The built environment we inhabit can be hostile, both on an individual architectural scale and in a wider urban context. Homeless people, for instance, are dissuaded from resting on public benches by the menacing presence of spikes and other forms of exclusionary design. From a global lens, we see the impact that borders have amidst anti-immigration hostility, imposingly exemplified by the Melilla border fence on the Morocco-Spain border. This “hostility” can be found in a large number of settlements around the world, settlements that have been formed as a result of organic migration or settlements predicated on control – like company towns.
The company town is easy to define – it’s less a people-oriented place and more an economic institution, where the population’s residents are primarily the labour that keeps a corporation running. A single firm provides its employees with goods and services – housing, stores, and the general architecture of the town all practically owned by an organisation. A lot of these towns are born out of utopian ideas, a vision of a community happy to work for a corporation, who would in turn be grateful to the corporation for the provision of basic needs. The very nature of having a corporation practically own a town, however, means that the end goal is always the extraction of labour, and in facilitating that, the company town ultimately seeks – in both small and big ways – the control of its residents.
There is arguably no better example of this than American industrialist Henry Ford’s urban planning experiment in the Amazon River Basin – Fordlândia. The goal was ambitious – to build a new town and rubber plantation in the Amazon rainforest. A secondary goal was to, in effect, “civilise” the jungle and mould a local Brazilian workforce to the Fordism present in his American plants. To create the city, a section of virgin rainforest was cleared, bought from the Brazilian government – and the endeavour became one of the more extreme examples of worker control.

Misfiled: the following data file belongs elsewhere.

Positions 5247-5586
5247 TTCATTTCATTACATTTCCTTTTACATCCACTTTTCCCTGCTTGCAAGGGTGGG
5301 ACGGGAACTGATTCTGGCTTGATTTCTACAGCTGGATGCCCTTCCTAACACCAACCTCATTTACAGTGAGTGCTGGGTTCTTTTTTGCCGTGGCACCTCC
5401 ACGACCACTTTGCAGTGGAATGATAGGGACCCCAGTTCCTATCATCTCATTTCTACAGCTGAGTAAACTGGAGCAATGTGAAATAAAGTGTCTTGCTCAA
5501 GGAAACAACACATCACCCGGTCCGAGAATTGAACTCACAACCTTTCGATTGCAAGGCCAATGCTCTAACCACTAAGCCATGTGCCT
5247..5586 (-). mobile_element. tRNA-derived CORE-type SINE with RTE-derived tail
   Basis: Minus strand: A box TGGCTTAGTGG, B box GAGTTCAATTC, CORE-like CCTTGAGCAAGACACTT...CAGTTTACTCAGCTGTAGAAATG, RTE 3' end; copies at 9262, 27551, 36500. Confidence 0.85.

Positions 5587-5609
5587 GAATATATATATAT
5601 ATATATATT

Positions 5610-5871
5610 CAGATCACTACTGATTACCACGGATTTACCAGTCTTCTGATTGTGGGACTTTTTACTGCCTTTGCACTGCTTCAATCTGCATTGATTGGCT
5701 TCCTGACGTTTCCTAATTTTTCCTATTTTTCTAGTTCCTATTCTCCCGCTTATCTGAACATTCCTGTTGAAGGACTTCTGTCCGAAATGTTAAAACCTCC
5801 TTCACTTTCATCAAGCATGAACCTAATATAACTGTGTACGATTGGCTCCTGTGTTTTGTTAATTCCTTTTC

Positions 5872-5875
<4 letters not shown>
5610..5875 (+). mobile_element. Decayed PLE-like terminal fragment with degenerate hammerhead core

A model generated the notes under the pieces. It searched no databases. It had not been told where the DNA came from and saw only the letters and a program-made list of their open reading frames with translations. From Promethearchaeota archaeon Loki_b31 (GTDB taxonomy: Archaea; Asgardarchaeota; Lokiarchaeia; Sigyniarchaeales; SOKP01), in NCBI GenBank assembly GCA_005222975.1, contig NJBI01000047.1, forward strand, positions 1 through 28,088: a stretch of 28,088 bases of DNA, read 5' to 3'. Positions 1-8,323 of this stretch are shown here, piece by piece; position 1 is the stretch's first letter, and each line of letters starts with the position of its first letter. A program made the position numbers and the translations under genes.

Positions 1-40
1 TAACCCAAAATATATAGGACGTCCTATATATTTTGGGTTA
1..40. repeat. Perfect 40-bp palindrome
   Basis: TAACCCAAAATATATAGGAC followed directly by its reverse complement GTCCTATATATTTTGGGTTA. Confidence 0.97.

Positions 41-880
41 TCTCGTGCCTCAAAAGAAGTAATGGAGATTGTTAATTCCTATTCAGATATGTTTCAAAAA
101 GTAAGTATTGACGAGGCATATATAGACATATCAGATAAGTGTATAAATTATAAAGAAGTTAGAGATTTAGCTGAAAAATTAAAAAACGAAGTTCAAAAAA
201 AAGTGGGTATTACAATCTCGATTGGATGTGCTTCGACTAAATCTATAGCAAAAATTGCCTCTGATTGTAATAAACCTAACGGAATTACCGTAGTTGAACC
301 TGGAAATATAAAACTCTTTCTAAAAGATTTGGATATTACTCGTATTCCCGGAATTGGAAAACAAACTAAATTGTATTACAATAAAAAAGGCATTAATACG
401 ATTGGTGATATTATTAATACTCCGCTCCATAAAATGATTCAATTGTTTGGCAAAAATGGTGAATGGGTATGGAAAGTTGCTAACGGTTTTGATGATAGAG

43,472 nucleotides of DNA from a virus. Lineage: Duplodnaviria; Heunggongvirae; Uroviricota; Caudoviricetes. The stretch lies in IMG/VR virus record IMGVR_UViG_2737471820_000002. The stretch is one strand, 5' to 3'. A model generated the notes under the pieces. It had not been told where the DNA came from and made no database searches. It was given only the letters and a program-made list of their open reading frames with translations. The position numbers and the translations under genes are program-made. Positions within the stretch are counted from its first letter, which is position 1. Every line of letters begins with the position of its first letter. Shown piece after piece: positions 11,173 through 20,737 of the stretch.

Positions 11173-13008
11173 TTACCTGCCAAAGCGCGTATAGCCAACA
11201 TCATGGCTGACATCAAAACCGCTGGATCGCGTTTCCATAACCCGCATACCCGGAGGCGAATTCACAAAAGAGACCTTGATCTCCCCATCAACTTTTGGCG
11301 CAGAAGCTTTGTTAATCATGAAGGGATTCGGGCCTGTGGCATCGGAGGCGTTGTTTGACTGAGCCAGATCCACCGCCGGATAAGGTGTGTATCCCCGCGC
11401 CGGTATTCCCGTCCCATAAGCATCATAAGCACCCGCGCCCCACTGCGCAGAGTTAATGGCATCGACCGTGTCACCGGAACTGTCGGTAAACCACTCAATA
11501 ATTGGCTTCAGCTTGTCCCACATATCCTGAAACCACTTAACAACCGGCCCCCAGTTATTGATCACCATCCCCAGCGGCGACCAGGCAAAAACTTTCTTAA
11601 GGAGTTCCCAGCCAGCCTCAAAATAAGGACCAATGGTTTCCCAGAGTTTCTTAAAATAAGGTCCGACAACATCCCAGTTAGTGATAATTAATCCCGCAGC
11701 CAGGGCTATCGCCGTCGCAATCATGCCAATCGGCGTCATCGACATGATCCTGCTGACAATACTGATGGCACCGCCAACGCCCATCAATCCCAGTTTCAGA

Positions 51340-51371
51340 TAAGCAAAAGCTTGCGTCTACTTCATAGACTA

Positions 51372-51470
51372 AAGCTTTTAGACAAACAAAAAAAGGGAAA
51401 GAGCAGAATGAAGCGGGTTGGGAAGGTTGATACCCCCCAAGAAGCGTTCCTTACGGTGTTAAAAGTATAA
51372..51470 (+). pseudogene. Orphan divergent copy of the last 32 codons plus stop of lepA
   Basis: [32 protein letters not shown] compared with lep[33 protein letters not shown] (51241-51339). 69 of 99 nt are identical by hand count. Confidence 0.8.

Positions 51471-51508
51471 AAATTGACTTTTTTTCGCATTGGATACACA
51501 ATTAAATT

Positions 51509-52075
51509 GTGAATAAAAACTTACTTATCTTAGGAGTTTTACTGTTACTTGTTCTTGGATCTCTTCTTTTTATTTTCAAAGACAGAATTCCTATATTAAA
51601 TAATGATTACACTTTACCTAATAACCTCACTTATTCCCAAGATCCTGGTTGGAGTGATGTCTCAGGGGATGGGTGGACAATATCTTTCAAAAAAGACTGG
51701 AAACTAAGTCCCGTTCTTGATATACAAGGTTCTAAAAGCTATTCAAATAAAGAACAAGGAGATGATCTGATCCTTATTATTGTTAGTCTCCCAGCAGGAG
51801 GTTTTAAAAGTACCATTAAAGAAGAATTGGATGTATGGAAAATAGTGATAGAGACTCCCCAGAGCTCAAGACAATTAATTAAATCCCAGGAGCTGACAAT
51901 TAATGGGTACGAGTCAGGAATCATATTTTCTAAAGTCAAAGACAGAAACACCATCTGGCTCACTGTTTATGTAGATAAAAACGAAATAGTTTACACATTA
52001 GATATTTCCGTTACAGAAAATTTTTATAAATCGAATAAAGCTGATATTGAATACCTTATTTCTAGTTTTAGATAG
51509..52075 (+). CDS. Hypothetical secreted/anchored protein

Native Brazilian workers were forced to attend poetry readings and had to abstain from alcohol, prohibited in the town. A 100-bed modern hospital, a power plant, and a library were built, as was a golf course and white clapboard houses for employees to live in. Local knowledge was, expectedly, ignored for the project. The automobile was promoted as a recreation, meaning that 30 miles of roads were laid out on Fordlândia, roads which would end up largely unused. The utopian visualisation of the town did not, however, stretch to an undivided community, as illustrated by the American managers and Brazilian workers being allocated different areas for living. “Vila Americana” was the section with the best views of the city and had running water, while the Brazilian worker side had to make do with water supplied by wells.
Ford’s plan to import an American Midwestern town deep in the Amazon jungle would end up being a colossal failure, Brazilian workers obviously not adapting to American-style housing and an industrial working process that meant they had to labour during the hottest part of the day. Riots by workers in the 1930s caused the town’s quiet and gradual decline.
In Chile, lies another kind of paternalistic experiment - the town of Humberstone. A ghost town now, it was developed for the extraction of saltpetre. A large number of influences shaped the area, mainly Industrial architecture, seen in a wide range of projects, ranging from serial housing to large metal factories. Being located in a harsh climate, infrastructure to meet the needs of the town’s workers was extensive, including cold storage areas for produce to industrial-grade ovens for the baking of bread. As was in Fordlândia, the rigid hierarchical structure was evident. An Arts & Crafts bungalow, similar to one that an upper-middle-class family would have in the American Midwest, would house the director of the mining operation. The workers, on the other hand, would share rooms in what were effectively barracks.
The general store was one of the larger buildings in the settlement, and another level of control was extended for the workers in how they spent their wages. Money earned by workers was given in the form of tokens, which could only be spent on goods in the general store. The store was deliberately designed to be one of the sturdier and complex buildings in the city, as directly inside its main entrance sat the counter where tokens or paychecks would be distributed – in effect Humberstone’s only bank counter.
The town – developed between 1872 and the mid 20th century – is now a UNESCO World Heritage Site. Its legacy is that of a complex settlement, built on exploitation, which later led to improvements in labour in the 1930s, to its current status as a ghost town.
The relationship between worker and corporation is far from being an equal one. Company towns are, in effect, a physical manifestation of this relationship – a relationship where worker comfort is ostensibly the goal, but worker control is the reality.